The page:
The word desertion almost always has negative connotations. One of the grounds for a fault divorce, for example, is desertion. Under some circumstances, however, leaving or deserting a marriage may be justified and presented as grounds for divorce. Such is the case with constructive desertion.
Spouses are not bound to unhappy marriages. If a marriage poses a threat to a spouse’s physical health, self-respect and/or psychological and emotional well-being, you have a legal right to move out and initiate dissolution of your marriage. Constructive divorces are especially an option for victims of abuse.
When seeking a divorce by means of constructive desertion, the spouse who left must show that his or her partner indulged in a pattern of behavior that was detrimental to his or her health and well-being. And that it was this abusive behavior, endured over a period of time, that compelled the person to leave.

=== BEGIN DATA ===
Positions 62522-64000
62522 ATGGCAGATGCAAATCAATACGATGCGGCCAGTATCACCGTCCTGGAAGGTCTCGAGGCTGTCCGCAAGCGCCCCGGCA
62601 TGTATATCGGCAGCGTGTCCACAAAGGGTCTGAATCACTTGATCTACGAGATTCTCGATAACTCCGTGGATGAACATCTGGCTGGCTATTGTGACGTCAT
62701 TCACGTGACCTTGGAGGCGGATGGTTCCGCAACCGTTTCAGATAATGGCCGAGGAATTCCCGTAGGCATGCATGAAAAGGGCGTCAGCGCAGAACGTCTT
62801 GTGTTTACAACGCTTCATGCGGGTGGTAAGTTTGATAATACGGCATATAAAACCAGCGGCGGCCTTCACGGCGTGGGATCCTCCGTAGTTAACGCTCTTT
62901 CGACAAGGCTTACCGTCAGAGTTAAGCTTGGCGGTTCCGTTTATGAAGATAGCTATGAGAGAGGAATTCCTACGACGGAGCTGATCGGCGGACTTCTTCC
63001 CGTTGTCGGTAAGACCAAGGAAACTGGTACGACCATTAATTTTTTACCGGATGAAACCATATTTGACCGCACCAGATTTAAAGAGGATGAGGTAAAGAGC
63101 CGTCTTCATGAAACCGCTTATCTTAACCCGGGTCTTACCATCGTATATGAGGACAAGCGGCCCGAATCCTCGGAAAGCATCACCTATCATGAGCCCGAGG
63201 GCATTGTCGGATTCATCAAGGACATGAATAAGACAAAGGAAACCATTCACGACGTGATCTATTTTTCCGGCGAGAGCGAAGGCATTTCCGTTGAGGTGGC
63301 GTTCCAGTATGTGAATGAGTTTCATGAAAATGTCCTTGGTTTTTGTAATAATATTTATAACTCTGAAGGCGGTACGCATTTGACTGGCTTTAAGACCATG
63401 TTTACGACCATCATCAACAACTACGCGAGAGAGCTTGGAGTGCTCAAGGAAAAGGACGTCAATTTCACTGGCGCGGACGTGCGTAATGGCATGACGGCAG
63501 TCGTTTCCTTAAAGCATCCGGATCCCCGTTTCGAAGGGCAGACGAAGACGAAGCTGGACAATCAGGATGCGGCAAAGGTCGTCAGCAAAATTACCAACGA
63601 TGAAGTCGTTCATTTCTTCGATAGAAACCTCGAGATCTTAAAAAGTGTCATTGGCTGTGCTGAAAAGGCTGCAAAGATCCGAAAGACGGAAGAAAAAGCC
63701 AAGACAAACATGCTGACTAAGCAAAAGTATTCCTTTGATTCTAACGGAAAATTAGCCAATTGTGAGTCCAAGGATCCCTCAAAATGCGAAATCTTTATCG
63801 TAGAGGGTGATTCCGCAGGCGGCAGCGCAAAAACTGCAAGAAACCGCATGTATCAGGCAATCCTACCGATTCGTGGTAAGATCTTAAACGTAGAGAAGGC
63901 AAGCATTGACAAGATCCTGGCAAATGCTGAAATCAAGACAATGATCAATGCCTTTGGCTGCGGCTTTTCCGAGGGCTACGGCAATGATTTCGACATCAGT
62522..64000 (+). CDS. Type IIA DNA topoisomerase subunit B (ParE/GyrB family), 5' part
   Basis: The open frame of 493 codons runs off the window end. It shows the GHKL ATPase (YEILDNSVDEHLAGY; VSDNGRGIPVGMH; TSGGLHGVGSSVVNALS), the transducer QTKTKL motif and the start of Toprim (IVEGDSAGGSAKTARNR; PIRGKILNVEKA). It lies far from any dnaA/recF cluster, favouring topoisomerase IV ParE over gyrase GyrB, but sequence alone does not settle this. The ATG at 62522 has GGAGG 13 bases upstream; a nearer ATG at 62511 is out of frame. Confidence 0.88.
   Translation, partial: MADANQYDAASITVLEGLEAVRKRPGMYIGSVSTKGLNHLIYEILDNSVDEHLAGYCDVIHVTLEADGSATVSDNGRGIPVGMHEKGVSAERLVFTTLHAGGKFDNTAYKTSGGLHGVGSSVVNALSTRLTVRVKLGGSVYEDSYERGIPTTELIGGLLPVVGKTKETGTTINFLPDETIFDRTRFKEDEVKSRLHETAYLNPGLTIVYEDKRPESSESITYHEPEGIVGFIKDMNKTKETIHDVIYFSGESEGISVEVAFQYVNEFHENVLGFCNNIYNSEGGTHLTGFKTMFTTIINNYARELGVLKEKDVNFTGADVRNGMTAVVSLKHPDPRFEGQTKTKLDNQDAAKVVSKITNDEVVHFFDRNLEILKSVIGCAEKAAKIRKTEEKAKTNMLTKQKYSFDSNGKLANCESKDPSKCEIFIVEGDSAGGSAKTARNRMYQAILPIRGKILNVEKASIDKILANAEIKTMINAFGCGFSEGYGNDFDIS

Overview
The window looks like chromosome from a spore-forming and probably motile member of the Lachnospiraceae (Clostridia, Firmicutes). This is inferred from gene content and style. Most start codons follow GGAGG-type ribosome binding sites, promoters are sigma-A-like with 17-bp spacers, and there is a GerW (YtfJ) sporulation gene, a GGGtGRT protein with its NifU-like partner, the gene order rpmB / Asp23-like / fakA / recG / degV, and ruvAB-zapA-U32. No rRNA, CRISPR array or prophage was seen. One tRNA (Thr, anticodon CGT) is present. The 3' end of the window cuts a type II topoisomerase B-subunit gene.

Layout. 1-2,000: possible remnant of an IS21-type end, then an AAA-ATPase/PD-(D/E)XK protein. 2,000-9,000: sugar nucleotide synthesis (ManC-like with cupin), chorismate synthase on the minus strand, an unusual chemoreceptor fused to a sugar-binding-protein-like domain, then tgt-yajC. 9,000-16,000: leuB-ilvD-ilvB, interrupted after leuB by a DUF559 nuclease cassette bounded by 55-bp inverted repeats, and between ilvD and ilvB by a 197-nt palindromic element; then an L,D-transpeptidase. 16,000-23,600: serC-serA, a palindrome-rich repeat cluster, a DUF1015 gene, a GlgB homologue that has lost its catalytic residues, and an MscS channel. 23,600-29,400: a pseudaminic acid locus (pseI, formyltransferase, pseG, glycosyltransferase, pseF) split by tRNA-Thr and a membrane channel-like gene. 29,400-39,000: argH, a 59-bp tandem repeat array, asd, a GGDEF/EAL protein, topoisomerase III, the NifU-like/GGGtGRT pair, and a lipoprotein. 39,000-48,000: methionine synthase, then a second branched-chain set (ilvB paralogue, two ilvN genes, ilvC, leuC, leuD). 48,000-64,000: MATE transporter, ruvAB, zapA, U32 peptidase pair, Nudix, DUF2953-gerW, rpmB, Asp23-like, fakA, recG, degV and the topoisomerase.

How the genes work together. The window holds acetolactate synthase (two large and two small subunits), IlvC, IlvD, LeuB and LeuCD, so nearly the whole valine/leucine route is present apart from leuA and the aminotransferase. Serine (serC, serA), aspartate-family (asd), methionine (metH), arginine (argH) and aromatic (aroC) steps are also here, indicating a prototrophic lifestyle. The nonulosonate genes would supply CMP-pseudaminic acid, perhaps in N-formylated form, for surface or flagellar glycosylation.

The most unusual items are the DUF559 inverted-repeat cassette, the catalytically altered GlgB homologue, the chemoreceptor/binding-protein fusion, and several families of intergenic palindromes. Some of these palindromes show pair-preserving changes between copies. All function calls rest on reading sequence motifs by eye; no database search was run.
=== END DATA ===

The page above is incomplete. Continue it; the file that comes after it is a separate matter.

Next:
Physically moving away from an abusive spouse is legal and may be one way of getting out of an unhappy and potentially explosive domestic situation. It can also be a way to initiate a limited divorcewhereby a spouse may legally receive financial support while taking further steps to dissolve a marriage, which can be a long and drawn-out process.
In other words, if you are a victim of abuse, you have options. But one of the most important steps you can take is to seek help from a knowledgeable and experienced Maryland family law attorney as soon as possible. Call Huesman, Jones and Miles at our Hunt Valley office today at (443) 589-0150 to schedule a consultation with one of our reputable Baltimore County divorce lawyers or contact us online.